We are a multi-level troop made up of Daisies to Juniors. One of our leaders invited Rick from RCOM Computer Services to speak with the girls about cybersecurity in way that all the girls understood. The girls then designed their own castles and created of layers of defense.
Our girls were excited to earn their first cybersecurity patch. The Palo Alto-created activity was a simple and fun way to begin a discussion with our Brownies about layers of security. Starting with the creation of our “secure castles,” we then moved into digital/cyber security with our phones, computers, tablets, etc.
Lakewood Daisy Troop 60711 recently completely the “Cybersecurity Basics” badge. The girls enjoyed brainstorming ways to protect real and digital “treasure” as well as learning and discussing about different types of computers. The girls protected their crystal gems by boxing, hiding, bubble wrapping, taping, tying it up, warning labels, and disguising the package.
The Daisies were really excited to share all the computers they know of and how they use computers to learn and ‘see’ the world. They are also working on the “Space Explorer” badge and liked talking about computers they could use in space. They are excited to take on the “Cybersecurity Safeguards” badge activities soon.
The internet and media are a daily part of our Girl Scouts’ lives and we felt it was important to arm them with the knowledge and understanding of how to stay safe while engaging with these sources. This is why we selected to pursue the cybersecurity badges and patches for our troop! Please enjoy the story about defending our castles, but tread carefully, you may find an alligator, a bear trap, or a grenade disguised as candy…
One high-energy afternoon, a bunch of Girl Scouts in Troop 65709 eagerly awaited the starting tune to learn how to keep themselves safe in cyberland, all while running a race from alligators, bears, and secret predators.
They brainstormed and created elaborate defenses to keep out enemies pretenses, creating trap doors, moats, secret entrances, invisible castles, and candy tricks.
They discussed and debated the best shields and learned how it related to keeping them safe in daily practice fields.
These G.I.R.L.s are armed and ready to take on the world and be safe when it comes to cyberland!
The girls came up with very creative ideas on defending their castles, family, and friends. They learned about how to layer defenses and how that relates to online defenses with passwords and safeguards they use every day. It was a great start to arming them with the knowledge to keep themselves safe while online! Our troop is pursing the cybersecurity trifecta of badges: Basics, Safeguards, and Investigator.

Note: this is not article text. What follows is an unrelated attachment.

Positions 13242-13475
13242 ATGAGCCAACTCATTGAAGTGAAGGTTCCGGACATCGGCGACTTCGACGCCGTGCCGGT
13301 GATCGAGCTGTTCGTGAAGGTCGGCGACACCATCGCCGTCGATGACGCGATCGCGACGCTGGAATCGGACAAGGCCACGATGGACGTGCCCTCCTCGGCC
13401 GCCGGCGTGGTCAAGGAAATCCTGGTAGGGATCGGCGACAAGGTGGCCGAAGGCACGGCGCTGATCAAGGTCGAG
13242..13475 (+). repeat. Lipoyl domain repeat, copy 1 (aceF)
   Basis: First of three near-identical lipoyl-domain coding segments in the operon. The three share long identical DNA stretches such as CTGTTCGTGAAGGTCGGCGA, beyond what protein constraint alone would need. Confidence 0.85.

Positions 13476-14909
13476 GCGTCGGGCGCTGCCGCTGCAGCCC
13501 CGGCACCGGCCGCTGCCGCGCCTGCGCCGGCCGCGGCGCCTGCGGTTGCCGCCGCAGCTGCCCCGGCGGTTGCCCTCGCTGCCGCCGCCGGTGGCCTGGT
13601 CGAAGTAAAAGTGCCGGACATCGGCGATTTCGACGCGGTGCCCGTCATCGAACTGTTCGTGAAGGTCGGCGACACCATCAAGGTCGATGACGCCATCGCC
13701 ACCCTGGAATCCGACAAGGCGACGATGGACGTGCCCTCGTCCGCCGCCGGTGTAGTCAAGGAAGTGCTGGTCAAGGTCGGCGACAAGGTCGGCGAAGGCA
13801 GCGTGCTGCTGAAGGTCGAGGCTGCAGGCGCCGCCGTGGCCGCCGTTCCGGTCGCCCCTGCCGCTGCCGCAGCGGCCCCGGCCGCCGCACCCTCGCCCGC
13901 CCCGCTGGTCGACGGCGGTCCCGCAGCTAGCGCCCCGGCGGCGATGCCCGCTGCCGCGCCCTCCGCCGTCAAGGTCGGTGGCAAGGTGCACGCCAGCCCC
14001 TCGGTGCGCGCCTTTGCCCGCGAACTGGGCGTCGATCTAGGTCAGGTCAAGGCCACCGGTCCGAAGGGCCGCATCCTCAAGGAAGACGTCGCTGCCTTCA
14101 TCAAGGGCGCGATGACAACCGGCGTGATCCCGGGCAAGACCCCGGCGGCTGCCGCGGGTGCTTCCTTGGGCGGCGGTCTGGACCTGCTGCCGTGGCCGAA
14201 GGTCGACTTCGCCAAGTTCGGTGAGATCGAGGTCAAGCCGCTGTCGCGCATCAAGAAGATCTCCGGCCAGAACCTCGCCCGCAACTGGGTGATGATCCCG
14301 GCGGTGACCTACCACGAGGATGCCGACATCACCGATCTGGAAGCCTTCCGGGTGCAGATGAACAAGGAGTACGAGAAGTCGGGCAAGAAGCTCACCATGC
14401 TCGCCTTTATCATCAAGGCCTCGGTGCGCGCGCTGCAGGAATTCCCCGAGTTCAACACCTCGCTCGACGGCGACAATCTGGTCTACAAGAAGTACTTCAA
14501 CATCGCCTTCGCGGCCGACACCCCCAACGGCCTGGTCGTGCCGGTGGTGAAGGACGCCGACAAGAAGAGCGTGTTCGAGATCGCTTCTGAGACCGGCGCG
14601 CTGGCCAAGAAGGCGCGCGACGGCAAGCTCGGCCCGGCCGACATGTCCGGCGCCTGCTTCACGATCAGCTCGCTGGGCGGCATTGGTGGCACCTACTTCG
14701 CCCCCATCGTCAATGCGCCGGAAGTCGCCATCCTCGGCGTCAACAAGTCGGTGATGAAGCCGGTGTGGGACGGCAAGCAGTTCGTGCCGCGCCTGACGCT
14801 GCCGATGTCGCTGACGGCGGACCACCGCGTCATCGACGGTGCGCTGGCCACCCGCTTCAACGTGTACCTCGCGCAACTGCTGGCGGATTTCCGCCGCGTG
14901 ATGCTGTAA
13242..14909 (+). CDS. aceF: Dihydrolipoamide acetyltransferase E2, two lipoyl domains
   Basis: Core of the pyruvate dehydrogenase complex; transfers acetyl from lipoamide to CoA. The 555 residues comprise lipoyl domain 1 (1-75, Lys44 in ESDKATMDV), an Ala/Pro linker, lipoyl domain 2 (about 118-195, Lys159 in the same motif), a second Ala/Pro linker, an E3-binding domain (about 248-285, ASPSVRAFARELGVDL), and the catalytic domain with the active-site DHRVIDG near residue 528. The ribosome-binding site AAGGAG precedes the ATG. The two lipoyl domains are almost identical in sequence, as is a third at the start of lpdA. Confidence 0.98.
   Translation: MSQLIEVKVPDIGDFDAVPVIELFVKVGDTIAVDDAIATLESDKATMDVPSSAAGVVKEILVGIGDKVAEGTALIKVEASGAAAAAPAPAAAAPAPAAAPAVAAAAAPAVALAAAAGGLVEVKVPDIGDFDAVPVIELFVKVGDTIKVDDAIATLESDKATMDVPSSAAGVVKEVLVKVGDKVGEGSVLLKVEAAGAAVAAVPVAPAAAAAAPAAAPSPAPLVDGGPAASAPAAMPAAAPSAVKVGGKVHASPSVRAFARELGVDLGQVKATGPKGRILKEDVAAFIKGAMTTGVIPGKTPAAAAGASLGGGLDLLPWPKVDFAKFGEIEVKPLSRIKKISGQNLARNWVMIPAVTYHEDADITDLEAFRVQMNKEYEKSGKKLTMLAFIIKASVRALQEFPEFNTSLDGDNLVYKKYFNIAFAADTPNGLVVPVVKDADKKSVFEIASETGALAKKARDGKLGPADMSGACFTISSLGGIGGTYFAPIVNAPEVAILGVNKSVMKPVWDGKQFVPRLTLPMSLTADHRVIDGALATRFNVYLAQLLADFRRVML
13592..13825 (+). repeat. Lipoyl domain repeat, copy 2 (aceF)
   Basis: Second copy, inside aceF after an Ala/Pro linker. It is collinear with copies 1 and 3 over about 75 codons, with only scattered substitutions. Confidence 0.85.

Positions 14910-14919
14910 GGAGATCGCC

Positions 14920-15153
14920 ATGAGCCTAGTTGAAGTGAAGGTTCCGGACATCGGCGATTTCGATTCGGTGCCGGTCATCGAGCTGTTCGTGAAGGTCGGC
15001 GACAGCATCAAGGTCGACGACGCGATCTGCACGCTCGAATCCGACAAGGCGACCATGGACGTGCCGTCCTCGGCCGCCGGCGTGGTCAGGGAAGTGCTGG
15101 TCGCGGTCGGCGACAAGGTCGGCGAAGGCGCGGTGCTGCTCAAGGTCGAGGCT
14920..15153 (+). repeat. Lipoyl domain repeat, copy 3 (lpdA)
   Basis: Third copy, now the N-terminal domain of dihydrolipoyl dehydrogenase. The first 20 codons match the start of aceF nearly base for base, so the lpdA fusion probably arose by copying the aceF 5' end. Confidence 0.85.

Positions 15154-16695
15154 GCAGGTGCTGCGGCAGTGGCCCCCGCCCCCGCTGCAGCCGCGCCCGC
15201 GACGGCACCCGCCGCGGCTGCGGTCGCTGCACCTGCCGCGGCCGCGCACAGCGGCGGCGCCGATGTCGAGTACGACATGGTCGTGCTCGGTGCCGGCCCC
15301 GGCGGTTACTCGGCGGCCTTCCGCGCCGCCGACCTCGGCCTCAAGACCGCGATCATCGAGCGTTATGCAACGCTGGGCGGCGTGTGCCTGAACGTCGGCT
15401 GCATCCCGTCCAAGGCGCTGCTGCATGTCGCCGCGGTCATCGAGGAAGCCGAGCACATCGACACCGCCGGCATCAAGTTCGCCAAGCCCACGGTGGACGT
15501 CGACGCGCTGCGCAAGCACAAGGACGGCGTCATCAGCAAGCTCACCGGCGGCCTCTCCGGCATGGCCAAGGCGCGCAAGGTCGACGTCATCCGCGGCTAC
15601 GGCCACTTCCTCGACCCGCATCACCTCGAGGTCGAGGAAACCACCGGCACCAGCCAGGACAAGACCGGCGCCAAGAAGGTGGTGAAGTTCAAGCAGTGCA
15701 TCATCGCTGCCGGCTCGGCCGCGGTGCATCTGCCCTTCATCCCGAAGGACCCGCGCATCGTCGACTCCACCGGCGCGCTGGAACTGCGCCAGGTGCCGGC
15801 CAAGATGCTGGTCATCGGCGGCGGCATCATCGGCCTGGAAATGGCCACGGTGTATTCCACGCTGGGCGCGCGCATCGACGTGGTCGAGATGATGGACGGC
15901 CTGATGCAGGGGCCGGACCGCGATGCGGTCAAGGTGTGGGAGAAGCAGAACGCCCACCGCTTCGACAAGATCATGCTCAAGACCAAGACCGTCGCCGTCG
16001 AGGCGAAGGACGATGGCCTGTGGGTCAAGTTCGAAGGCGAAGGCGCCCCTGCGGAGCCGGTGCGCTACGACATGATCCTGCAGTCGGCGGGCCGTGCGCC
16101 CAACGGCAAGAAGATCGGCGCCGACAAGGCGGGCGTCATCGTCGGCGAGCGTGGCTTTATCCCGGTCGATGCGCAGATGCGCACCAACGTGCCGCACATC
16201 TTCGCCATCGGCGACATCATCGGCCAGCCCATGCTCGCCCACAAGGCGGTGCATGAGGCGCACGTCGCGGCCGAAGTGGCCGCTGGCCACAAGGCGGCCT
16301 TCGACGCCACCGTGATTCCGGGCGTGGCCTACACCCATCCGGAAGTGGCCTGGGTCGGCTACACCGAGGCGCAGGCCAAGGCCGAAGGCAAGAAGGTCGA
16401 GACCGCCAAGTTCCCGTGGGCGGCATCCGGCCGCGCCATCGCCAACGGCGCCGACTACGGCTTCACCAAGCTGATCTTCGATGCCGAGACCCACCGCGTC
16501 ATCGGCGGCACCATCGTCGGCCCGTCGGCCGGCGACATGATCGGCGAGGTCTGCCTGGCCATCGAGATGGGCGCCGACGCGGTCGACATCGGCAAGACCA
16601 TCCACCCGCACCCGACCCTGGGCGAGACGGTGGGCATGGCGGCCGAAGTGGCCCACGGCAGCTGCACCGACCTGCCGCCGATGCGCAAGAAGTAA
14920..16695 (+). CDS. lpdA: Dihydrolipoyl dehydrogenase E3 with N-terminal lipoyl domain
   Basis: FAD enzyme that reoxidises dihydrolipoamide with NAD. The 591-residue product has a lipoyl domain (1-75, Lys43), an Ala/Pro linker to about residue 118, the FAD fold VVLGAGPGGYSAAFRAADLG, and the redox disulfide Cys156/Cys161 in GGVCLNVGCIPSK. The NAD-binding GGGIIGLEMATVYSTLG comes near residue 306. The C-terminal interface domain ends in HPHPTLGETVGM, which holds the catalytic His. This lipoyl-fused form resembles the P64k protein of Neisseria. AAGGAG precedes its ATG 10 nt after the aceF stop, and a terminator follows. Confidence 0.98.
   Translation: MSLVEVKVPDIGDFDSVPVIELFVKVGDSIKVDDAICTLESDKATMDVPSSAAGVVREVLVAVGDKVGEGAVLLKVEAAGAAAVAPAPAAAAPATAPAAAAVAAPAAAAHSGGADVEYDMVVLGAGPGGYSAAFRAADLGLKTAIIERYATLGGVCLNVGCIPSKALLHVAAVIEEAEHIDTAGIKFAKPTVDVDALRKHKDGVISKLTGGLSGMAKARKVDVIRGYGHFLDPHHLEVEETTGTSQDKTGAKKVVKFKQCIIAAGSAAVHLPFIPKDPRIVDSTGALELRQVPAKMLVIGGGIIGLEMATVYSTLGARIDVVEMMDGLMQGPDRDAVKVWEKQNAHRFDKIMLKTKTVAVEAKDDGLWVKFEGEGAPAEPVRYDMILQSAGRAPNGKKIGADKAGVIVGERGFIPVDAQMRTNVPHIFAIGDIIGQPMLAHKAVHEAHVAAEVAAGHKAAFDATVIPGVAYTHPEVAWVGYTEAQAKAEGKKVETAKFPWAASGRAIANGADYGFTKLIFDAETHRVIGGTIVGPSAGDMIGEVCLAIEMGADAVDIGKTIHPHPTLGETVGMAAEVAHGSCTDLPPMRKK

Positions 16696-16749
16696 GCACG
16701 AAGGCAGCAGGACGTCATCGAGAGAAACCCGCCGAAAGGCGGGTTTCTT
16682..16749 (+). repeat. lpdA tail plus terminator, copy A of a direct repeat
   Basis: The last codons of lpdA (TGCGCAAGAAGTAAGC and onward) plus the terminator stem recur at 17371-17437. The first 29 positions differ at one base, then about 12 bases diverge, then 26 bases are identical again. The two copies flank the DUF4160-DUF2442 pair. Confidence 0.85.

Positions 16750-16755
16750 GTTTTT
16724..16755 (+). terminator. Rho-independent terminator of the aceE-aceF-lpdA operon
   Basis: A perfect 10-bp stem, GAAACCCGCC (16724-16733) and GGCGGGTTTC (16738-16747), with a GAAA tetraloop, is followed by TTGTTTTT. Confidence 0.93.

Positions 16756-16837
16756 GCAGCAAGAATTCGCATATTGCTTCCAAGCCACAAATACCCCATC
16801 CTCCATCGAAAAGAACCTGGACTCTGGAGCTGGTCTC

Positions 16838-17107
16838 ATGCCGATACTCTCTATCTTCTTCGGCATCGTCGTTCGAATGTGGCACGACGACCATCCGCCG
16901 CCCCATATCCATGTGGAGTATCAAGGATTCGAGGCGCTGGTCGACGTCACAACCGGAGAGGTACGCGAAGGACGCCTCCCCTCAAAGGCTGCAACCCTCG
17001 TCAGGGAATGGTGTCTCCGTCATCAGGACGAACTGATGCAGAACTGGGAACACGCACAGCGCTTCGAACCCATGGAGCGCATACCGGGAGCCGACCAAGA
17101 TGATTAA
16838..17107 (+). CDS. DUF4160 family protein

My five Girl Scout Juniors learned about networking and how emails and texts are sent. The relationship between a network and train tracks helped all of them understand the concept clearly. They had so much fun passing messages from the sender to the receiver that they did it over and over three times. They would have kept going if there was more time.
My 4th and 5th grade Juniors are so excited about everything that is presented to them in Girl Scouts. They love to camp, hike, create arts and crafts, learn about important women in history, and are go-getters.
We took a couple of our girls to a park to learn all about cybersecurity. The adults (senders) put together a message on cards that were sent down through the network (long strings of yarn) to each computer (each girl). Once the girls received the message, they had to send it on to the receiver (tree). Once the message made it to the receiver, we had the girls unscramble the message and put it all together. While doing the activity, we explained to the girls how the process works through a real network, just like how a train travels and makes several stops until it stops at its final destination. The parents also explained to the girls how important it is to be as safe as possible with what is sent through email, text, and other social media sites because you never know what information will stop at a computer that can be or has been compromised.
Some of the lessons our girls learned from this activity was that cybersecurity affects just more than a home computer. It is affects phones, tablets, and any other tech devices that can be connected to a network. One of the biggest lessons our girls realized through this is that nothing is really ever safe and that information can always have the potential to be compromised or stolen. The parents really worked on explaining to them that all of the modern day apps like Snapchat and Facebook are not safe and that whatever is posted will always be out there. At the age of 10, I would say that they now have a better understanding on the importance of doing their best to keep their information safe and to always be cautious about what is shared through email, text, social media, apps, etc.
Girl Scouts from newly formed Brownie Troop 67615, from Denver’s High Tech Elementary School, were introduced to the concept of cybersecurity earlier this month. The girls drew castles and designed security systems. The girls were very creative and included modern biometric security features, such as facial recognition and fingerprint scanning. The girls combined medieval security concepts such as, moats with alligators, dragons, knights, and tall walls with digital security that included usernames, passwords, motion sensors, and video cameras. The girls discussed ways that security affects their daily life when using computers, tablets, smartphones, and keyless entry. The girls are looking forward to more STEM related activities!